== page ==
Upper Limbs

Subtitles in English for this video can be displayed by clicking on CC (first button on the bottom right hand corner of the video).

Inspection of the Upper Limbs

After adequate exposure, one should then lay the patient’s arms out comfortably.

The examiner should stand at the end of the bed / facing the patient if the patient is sitting, and inspect for any obvious asymmetry, wasting or abnormal posturing. If the patient is lying down, one should then stand on the right hand side of the patient and inspect the upper limbs in greater detail, focusing on whether there is any muscle wasting (proximal and / or distal muscles), fasciculations, scars and tremor. If the patient’s arms initially laid in the prone position, the examiner could then place them at the “palm-up position” and examine the ventral aspect of the upper limbs. The opposite could be done if the patient’s arms are initially laid in the “palm-up position”.

Eliciting Fasciculations of the Upper Limbs

If there are no fasciculations visible on inspection, one can tap onto the muscle bulk gently, which may bring out the fasciculations in a patient with an underlying lower motor neuron disorder. However, one common pitfall is that students often rush through tapping of the muscle bulk, but do not observe long enough for the fasciculations to appear. Often a time, the fasciculations may be visible without tapping if the muscle bulk was examined in detail (see videos of a patient with fasciculations under ‘lower motor neuron signs’).

Determining the Tone of the Upper Limbs

The tone of the upper limbs could be determined via examining the elbow and wrist joints as shown in the video. The patient’s tone should then be classified as normal, hypertonic or hypotonic. One may also be able to delineate whether the patient has lead-pipe rigidity, cogwheel rigidity (e.g. in parkinsonism), or spasticity (e.g. in patients with an upper motor neuron lesion).

Determining the Power of the Upper Limbs

The power of the upper limbs could be determined as shown in the video. One should examine the power of muscles involved in abduction and adduction of the shoulders as well as flexion and extension of the elbows, wrists and fingers. The power of the small hand muscles: finger abduction, thumb abduction and thumb opposition should then be elicited. Further detailed examination of other muscles could also be performed if the clinical history or physical examination raises clinical suspicion.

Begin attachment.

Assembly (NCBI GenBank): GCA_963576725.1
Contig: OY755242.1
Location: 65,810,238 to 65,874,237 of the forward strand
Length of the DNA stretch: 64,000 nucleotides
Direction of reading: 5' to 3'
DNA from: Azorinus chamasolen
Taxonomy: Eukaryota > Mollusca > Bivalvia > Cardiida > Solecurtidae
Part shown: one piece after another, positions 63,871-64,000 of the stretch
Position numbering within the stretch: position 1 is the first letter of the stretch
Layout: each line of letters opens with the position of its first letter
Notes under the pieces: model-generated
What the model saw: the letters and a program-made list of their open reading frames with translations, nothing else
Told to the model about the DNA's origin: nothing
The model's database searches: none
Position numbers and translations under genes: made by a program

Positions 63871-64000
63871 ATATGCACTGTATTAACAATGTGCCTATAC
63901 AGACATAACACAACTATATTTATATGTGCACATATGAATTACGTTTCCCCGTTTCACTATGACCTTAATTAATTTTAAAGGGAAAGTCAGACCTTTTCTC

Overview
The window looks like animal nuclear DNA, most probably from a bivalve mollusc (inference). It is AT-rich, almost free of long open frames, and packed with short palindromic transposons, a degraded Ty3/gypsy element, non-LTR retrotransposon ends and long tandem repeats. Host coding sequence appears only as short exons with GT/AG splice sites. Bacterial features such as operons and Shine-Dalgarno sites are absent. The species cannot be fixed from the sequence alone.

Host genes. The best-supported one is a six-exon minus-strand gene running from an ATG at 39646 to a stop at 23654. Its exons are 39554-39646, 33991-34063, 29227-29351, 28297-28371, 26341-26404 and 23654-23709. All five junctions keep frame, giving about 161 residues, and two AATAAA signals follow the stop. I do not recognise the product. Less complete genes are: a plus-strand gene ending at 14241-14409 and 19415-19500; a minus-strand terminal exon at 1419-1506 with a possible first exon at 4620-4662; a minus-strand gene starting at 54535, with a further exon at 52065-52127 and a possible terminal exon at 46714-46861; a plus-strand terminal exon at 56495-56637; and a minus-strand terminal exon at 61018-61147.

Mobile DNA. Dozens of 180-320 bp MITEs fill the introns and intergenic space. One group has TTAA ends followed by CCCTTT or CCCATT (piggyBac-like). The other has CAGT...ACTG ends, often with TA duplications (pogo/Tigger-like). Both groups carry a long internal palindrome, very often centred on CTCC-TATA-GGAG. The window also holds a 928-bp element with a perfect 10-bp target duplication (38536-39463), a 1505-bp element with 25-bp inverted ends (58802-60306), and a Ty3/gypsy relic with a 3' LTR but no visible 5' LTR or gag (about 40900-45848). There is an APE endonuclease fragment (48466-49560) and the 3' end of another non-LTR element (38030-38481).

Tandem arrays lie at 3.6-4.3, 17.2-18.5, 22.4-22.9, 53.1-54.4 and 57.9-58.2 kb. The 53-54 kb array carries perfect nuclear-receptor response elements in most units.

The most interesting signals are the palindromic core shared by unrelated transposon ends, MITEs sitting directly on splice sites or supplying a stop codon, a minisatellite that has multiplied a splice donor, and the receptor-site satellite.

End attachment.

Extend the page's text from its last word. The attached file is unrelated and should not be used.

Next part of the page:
The power of the muscles should then be graded according to the Medical Research Council (MRC) scale for muscle strength as follow:

  • Grade 5: Muscle contracts normally against full resistance
  • Grade 4: Muscle strength is reduced but muscle contraction can still move joint against resistance
  • Grade 3: Muscle strength is further reduced such that the joint can be moved only against gravity
  • Grade 2: Muscle can move only if the resistance of gravity is removed
  • Grade 1: Only a trace or flicker of movement is seen or felt in the muscle, or fasciculations are observed in the muscle
  • Grade 0: No movement is observed

Eliciting the Upper Limb Reflexes

The reflexes of the upper limbs including the biceps, triceps and supinator reflex should be examined as shown in the video. The patient’s upper limbs should be fully relaxed. To elicit the biceps tendon reflex, roll the thumb along the biceps tendon and gently tap onto the thumb with the tendon hammer. The tendon hammer should be held towards the end and the wrist should be used to ensure a good swinging motion.

If the reflex is absent, one should proceed by performing the reinforcement maneuver (Jendrassik maneuver) by asking the patient to clench his or her teeth tightly upon tapping the tendon with the tendon hammer. The patient’s reflex should then be classified as normal, brisk (hyper-reflexic), hypo-reflexic or absent.

Testing Coordination of the Upper Limbs

A video of how rebound is elicited is also shown here.

The patient’s coordination should be assessed by the finger-nose test (to elicit intention tremor and dysmetria) and asking the patient to perform rapid alternating movements of the hand (to elicit dysdiadochokinesia).

Once again, clear, simple instructions are vital. Common pitfalls of medical students, is that during the finger-nose test, the examiner’s finger is either held too close to the patient (thus intention tremor could not be accurately assessed) or too far away. The examiner’s finger should be ideally at arm’s length from the patient. It is useful to hold onto the patient’s hand and perform the test with the patient first before asking the patient to perform it himself.

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